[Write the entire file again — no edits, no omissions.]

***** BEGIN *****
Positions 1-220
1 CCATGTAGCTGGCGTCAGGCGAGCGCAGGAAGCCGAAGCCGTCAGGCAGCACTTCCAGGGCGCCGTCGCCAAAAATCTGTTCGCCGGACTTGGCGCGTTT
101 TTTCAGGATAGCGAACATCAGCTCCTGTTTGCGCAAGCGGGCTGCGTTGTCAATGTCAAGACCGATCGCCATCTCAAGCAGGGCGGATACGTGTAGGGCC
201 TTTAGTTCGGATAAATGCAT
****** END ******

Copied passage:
Positions 1-220
1 CCATGTAGCTGGCGTCAGGCGAGCGCAGGAAGCCGAAGCCGTCAGGCAGCACTTCCAGGGCGCCGTCGCCAAAAATCTGTTCGCCGGACTTGGCGCGTTT
101 TTTCAGGATAGCGAACATCAGCTCCTGTTTGCGCAAGCGGGCTGCGTTGTCAATGTCAAGACCGATCGCCATCTCAAGCAGGGCGGATACGTGTAGGGCC
201 TTTAGTTCGGATAAATGCAT